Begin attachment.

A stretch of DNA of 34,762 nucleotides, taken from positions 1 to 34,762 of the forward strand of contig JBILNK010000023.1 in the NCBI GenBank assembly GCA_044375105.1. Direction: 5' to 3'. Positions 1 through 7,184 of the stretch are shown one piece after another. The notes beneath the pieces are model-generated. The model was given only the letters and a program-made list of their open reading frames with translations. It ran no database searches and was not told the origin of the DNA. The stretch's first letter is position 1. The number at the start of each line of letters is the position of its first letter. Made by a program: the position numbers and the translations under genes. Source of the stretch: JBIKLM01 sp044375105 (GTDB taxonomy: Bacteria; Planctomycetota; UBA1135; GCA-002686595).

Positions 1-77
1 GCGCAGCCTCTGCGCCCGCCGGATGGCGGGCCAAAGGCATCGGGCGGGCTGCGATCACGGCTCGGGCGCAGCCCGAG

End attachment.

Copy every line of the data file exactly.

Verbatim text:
A stretch of DNA of 34,762 nucleotides, taken from positions 1 to 34,762 of the forward strand of contig JBILNK010000023.1 in the NCBI GenBank assembly GCA_044375105.1. Direction: 5' to 3'. Positions 1 through 7,184 of the stretch are shown one piece after another. The notes beneath the pieces are model-generated. The model was given only the letters and a program-made list of their open reading frames with translations. It ran no database searches and was not told the origin of the DNA. The stretch's first letter is position 1. The number at the start of each line of letters is the position of its first letter. Made by a program: the position numbers and the translations under genes. Source of the stretch: JBIKLM01 sp044375105 (GTDB taxonomy: Bacteria; Planctomycetota; UBA1135; GCA-002686595).

Positions 1-77
1 GCGCAGCCTCTGCGCCCGCCGGATGGCGGGCCAAAGGCATCGGGCGGGCTGCGATCACGGCTCGGGCGCAGCCCGAG